minnehaha falls and back
100% slick, sloppy mess
Yuck! With warmer temperatures comes puddles, slicker ice, and soaked socks. Most of the trail was covered in little brown lakes. Oh well. The sun was warm on my face, and I felt almost too warm in my layers, so I was happy to get out there and run. Because I was trying out my new bluetooth headphones, and because the path was so challenging, I was distracted. Did I notice at least 10 things? I’ll try:
10 Things I Noticed
- running south into the sun, the slick path sparkled
- kids yellling at the playground. I think I heard one deep voice — was it a teacher?
- there was a very big puddle in the street at 42nd, right by the path. As cars drove through it, I could hear all the water splashing up onto the curb — glad I wasn’t running there!
- passed the same group of 3 walkers + 2 dogs in both directions on the narrow bridge
- the river was mostly open, with streaks of white ice
- a few people at the falls, near the bridge
- a man and a dog playing in the snow near the longfellow poem at the falls
- unable to avoid it, I ran straight through a deep puddle on my tiptoes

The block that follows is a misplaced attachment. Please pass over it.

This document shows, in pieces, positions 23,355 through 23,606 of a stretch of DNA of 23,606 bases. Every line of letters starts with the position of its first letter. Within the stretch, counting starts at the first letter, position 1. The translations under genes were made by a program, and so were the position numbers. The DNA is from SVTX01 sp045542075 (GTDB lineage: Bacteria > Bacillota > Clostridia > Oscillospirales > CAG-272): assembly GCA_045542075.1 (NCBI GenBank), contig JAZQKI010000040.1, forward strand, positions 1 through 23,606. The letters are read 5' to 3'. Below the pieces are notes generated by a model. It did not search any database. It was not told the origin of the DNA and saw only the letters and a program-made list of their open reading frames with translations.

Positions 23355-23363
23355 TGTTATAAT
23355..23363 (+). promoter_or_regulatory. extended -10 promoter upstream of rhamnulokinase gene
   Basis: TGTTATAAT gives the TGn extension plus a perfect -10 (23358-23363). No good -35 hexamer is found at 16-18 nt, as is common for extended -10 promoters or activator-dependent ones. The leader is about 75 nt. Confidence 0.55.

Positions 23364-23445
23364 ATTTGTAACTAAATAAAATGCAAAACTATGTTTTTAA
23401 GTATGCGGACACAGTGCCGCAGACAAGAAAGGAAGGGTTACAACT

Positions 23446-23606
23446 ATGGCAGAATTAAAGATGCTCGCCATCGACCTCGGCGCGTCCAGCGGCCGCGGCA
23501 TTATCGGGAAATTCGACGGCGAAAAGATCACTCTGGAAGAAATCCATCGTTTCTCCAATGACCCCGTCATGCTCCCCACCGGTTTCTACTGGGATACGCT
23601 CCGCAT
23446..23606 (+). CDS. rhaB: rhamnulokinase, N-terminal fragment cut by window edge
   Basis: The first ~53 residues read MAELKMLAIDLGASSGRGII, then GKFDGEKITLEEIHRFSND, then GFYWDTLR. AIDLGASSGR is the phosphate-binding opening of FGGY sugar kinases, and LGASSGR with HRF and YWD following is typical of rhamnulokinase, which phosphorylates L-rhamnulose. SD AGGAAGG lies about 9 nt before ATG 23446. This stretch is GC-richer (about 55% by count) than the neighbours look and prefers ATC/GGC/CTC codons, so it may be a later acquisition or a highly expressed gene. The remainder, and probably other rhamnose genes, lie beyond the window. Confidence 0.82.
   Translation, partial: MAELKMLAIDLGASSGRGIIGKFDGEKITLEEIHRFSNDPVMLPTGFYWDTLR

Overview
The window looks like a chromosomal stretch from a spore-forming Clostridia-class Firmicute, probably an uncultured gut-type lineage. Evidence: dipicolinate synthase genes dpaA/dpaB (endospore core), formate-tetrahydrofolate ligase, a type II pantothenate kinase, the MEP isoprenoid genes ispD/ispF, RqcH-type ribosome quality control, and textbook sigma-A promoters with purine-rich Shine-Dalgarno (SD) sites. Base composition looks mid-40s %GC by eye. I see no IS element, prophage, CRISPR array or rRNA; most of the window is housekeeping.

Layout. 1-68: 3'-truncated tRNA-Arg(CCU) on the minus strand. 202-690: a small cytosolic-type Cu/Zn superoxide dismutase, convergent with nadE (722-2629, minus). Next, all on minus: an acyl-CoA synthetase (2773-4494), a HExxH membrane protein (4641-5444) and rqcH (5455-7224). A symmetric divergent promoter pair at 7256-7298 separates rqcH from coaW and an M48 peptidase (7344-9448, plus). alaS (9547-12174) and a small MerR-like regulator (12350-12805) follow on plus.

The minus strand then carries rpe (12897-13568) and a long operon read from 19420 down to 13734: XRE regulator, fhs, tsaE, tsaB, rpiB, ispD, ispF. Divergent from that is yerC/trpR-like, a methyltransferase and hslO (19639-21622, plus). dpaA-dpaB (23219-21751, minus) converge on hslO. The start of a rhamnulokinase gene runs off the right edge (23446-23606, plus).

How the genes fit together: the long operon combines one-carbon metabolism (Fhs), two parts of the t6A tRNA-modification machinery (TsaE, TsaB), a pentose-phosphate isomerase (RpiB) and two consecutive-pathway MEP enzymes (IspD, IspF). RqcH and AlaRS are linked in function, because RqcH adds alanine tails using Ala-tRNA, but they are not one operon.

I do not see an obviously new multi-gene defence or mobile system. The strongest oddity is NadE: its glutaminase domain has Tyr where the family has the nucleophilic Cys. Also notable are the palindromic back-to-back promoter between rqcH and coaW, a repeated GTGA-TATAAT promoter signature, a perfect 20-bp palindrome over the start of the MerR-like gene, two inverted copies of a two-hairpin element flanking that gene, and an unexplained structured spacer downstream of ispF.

- glanced over at the house with the poetry in the window to check if there was a new poem. Too much snow to see the sign with the poem title
- the long dark tree branch of the mostly dead tree on the corner stretched across the path and the road. I wondered, as I ran under it, if it would fall on me
As part of my February challenge, I’m reading poems from Linda Pastan. Here’s the one for today:
Practicing/ Linda Pastan
My son is practicing the piano.
He is a man now, not the boy
whose lessons I once sat through,
whose reluctant practicing
I demanded–part of the obligation
I felt to the growth
and composition of a child.
Upstairs my grandchildren are sleeping,
though they complained earlier of the music
which rises like smoke up through the floorboards,
coloring the fabric of their dreams.
On the porch my husband watches the garden fade
into summer twilight, flower by flower;
it must be a little like listening to the fading
diminuendo notes of Mozart.
But here where the dining room table
has been pushed aside to make room
for this second- or third-hand upright,
my son is playing the kind of music
it took him all these years,
and sons of his own, to want to make.
I love the gentle way this poem unfolds, how it reminds me of my son and demanding he practice his clarinet, and its idea that practice accumulates and can take decades to lead to the things we want to do.
The practicing son in this poem reminds me of another poem I posted in the fall, Transubstantiation:
my six-year-old grandson, in the early
August rainy morning, piano-practices
“The Merry Widow Waltz.” Before
I was a widow, that song was
only a practice piece, a funny